The fact that these waves of extinction did in so many large animals—and few or no small ones—strongly suggests that they were caused by humans. In pre-human times, very big animals had no predators; from an evolutionary perspective, that’s the whole point of being oversized. But once hunters with clubs or spears showed up, the advantage of being large was quickly outweighed by the disadvantage, which is that large animals tend to have low reproductive rates.
Forest elephants, for example, don’t reach sexual maturity for two decades. Their pregnancies last twenty-two months, and they produce, on average, only one calf every five years. Presumably mammoths, mastodons, and rhinoceros wombats were similarly slow to have babies. This means that once their numbers started to decline, it wasn’t hard for our ancestors to drive them all the way down to zero.
Yet even though many large animals were lost from many parts of the world, it can be hard to identify the precise consequences of their absence. They vanished so long ago, and no one left behind a study showing what the landscape looked like in the days when the megafauna still roamed. Today, scientists are trying to anticipate what the loss of more large species will mean.
In Kenya, Douglas McCauley, an ecologist at the University of California-Santa Barbara, has created a series of “exclosures”—gated plots from which all large animals are excluded. The idea is to study the plots before they’re fenced and then come back and look at what happens once the elephants and hippos and giraffes are removed.
“It’s an experimental system where you essentially have a time machine,” McCauley said; after the plots are fenced they “look like an overhunted space of future Africa.” What McCauley and his wife, Hillary Young, also of UCSB, have found is that the exclusion of large mammals leads to an explosion in the number of smaller mammals, like rats and mice. This in turns leads to an explosion in the number of creatures living on the rats and mice, like fleas, which in turn can carry diseases like plague.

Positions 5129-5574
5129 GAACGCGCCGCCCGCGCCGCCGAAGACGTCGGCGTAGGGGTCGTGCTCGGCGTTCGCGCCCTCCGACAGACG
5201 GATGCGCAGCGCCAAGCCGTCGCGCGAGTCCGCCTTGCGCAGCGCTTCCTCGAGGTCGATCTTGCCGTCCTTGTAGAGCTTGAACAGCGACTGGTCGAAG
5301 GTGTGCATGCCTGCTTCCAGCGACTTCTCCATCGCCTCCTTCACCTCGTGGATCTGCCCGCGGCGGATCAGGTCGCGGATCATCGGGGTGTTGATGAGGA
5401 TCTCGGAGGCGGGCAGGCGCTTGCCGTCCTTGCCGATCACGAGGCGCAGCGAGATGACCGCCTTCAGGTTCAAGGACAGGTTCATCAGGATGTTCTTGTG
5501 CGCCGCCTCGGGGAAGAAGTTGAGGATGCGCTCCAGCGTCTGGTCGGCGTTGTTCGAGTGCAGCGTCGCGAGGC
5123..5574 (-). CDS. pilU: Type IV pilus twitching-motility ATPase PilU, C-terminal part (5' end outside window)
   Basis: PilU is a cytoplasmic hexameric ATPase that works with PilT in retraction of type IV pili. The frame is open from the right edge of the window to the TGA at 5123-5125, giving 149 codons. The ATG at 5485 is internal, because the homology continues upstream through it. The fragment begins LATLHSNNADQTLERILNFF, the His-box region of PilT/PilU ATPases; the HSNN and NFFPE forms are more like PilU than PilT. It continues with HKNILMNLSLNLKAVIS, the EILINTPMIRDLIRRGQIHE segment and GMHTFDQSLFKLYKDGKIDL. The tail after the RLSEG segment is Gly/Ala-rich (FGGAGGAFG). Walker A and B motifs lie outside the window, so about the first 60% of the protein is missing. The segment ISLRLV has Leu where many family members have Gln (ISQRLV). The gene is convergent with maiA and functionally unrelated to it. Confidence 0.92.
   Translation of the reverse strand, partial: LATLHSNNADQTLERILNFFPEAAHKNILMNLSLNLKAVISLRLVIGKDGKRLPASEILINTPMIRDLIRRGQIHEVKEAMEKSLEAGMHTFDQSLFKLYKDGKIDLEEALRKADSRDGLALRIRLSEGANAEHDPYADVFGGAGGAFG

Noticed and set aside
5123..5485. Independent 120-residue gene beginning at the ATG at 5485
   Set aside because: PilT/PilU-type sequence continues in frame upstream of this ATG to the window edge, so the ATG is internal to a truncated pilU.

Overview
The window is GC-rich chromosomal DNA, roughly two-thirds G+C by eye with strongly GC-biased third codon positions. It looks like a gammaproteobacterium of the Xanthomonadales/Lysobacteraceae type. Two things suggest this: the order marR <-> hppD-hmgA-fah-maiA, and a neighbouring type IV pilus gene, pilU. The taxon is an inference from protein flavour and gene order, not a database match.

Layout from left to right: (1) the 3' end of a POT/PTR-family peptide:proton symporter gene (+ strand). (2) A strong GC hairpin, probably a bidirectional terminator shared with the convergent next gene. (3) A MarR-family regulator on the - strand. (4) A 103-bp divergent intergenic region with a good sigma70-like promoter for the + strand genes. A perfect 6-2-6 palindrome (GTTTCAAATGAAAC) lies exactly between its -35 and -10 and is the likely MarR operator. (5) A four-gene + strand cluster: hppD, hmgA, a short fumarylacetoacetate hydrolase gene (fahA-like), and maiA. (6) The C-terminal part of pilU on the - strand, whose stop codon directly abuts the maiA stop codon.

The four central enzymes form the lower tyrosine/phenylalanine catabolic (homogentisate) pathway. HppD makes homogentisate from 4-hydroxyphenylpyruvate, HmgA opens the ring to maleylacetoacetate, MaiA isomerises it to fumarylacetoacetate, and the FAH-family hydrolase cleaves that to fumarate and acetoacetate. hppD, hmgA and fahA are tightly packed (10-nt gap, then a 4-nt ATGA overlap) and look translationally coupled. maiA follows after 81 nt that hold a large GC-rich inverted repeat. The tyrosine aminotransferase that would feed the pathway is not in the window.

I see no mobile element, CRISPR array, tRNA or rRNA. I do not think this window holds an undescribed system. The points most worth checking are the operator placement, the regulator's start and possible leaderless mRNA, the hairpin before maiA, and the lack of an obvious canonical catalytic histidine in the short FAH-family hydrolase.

“It’s probably safe to say this is a fairly ubiquitous response,” McCauley observed.
Big animals are now disproportionately threatened in the seas too. A recent study in the journal Science found the extinction threat to marine creatures to be “strongly associated with large body size”—and in an unprecedented way. “The bad news from our study is that we can’t find an extinction event in the marine fossil record that looks like what we’re doing today,” said the lead author, Stanford University paleobiologist Jonathan Payne.
But for marine creatures, Payne noted, there’s also some (admittedly qualified) good news. Unlike on land, where many groups of large animals— mastodons and saber-toothed cats, for instance—are already gone, in the oceans only one genus has been eliminated by human hunting: the one that included the Steller’s sea cow, an enormous, dugong-like animal that lived in the North Pacific. It was extinguished in the 18th century, soon after Europeans first encountered it.
“Bringing back mastodons and saber-toothed cats is going to require technologies we don’t have today,” Payne observed. “But almost everything that we studied in the oceans is endangered, not extinct. So we still have the opportunity with the right management decisions to keep all of these species around for the long-term. We just have to have the political will.”